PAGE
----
What do you think about reversion to the mean theory? Australian shares (ASX200 All Ordinaries) has had 9.1% return over the last 30 years. That`s very good.

A silly question. Can a LIC go bust/bankrupt and all their shareholders lose money? Can that happen to an ETF (such as Vanguard)?
I generally agree with reversion to the mean, but trying to predict the timing is the difficult part. Most experts (including vanguard) are saying expect much lower returns over the next 30 years because we start at higher valuations (e.g. P/E) and low interest rates.

Not a silly question at all. Best always to be skeptical of any investment. Yes anything's possible. Check on any gearing/leverage being used in the investment mandate. Funds investing in microcaps or other illiquid markets may have to suspend redemptions for periods. I avoid synthetic ETF's where they use options or other derivatives, you always want the ETF to be holding the underlying assets directly, i.e. "replication of the index". There's always a risk of fraud/rogue trading which I think is probably less at a Vanguard or a traditional LIC where there is less of a performance fee / bonus incentive. I think these risks a generally very low if you stick to mainstream LIC/ETF's. But it wouldn't heard to spread your investments around a little just to limit the risk. Very low probability but very high consequence if it were to ever happen!
Thank a lot for such a knowledgeable reply:).

If we say index funds (such as VAS or VGS) will have an average accumulation growth of 5% over the next 15 years, would that be an underestimate or overestimate in your opinion? I am creating a spreadsheet with some projections of our portfolio and years to retirement. It includes both properties and shares, so I have assumed 5% capital growth for IPs and 5% accumulation growth (with dividends reinvested) for shares.

FFA

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Re: Australian Investing Thread
« Reply #3102 on: May 10, 2017, 05:24:42 AM »
I think 5% total return for VAS/VGS is a reasonable/safe assumption for long-term. Historical has been more like 8-10%. Given the current high levels, we should expect less, maybe 6-8%, so I'd say 5% is on the underestimate side. If you expect any less than that it would not make sense to invest in shares, i.e. the risk is not warranted. However it's never a straight line so 5% p.a. over 15-20 years could see any given year up or down 20% (or 50% in a real market meltdown). These kind of numbers can misrepresent the volatility and people who don't appreciate that will freak out and sell at the bottoms. No comment on IP's as it really depends a lot on the IP, location etc.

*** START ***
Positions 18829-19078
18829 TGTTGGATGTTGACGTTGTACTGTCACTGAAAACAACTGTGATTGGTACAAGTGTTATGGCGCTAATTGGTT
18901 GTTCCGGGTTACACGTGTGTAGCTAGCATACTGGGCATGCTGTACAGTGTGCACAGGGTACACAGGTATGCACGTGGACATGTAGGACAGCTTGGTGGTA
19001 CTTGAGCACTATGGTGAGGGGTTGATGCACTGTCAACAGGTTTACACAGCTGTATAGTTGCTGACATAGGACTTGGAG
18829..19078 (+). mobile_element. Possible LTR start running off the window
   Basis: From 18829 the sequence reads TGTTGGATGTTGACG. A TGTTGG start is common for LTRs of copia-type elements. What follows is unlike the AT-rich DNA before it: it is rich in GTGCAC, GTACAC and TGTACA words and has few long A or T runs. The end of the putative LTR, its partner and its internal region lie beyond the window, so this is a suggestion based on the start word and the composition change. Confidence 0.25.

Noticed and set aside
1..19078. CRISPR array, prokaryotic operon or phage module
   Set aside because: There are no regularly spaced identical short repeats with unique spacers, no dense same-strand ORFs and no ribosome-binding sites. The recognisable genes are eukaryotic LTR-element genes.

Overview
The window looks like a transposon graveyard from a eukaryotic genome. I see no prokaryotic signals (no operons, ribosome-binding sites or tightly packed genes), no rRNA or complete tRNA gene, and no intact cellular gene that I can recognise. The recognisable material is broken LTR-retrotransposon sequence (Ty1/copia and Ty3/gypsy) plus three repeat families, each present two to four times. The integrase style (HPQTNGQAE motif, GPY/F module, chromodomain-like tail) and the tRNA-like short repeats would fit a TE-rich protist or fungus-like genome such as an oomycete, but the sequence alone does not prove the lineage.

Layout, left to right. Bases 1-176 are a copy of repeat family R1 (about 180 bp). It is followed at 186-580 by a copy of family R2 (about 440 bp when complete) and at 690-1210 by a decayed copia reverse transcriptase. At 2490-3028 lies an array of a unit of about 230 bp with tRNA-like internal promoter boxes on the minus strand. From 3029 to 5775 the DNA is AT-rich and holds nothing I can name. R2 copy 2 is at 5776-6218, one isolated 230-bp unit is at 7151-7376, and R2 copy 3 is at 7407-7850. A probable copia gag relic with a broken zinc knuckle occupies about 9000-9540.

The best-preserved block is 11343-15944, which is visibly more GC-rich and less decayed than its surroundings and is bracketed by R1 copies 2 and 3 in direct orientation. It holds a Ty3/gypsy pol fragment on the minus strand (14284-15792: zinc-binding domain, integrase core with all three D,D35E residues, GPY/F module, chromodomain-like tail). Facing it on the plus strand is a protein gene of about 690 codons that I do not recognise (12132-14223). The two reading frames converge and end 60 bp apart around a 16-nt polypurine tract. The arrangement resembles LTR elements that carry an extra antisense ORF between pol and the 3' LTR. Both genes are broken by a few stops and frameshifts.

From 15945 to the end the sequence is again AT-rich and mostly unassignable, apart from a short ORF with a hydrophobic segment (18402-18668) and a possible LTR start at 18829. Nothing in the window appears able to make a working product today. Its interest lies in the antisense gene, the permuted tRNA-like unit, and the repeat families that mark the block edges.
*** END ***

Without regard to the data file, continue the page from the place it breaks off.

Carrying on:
Realist35

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Re: Australian Investing Thread
« Reply #3103 on: May 10, 2017, 07:54:03 AM »
I think 5% total return for VAS/VGS is a reasonable/safe assumption for long-term. Historical has been more like 8-10%. Given the current high levels, we should expect less, maybe 6-8%, so I'd say 5% is on the underestimate side. If you expect any less than that it would not make sense to invest in shares, i.e. the risk is not warranted. However it's never a straight line so 5% p.a. over 15-20 years could see any given year up or down 20% (or 50% in a real market meltdown). These kind of numbers can misrepresent the volatility and people who don't appreciate that will freak out and sell at the bottoms. No comment on IP's as it really depends a lot on the IP, location etc.
Cool, I'll plug in 6% in my spreadsheet, that will give me earlier retirement haha

Itchyfeet

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Re: Australian Investing Thread
« Reply #3104 on: May 11, 2017, 09:16:42 AM »
I really don't see how IPs in any Oz cap city can have cap gains of 5% pa over the next 15-30 years. They are already pretty unaffordable.

Maybe 3%+ net rental yield.

Really, what is the driver for growth beyond pure speculation?


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Re: Australian Investing Thread
« Reply #3105 on: May 11, 2017, 03:42:50 PM »
I really don't see how IPs in any Oz cap city can have cap gains of 5% pa over the next 15-30 years. They are already pretty unaffordable.

Maybe 3%+ net rental yield.

Really, what is the driver for growth beyond pure speculation?

Property fans say continued under supply driven mainly by population growth through immigration will keep growth going. 

Itchyfeet

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Re: Australian Investing Thread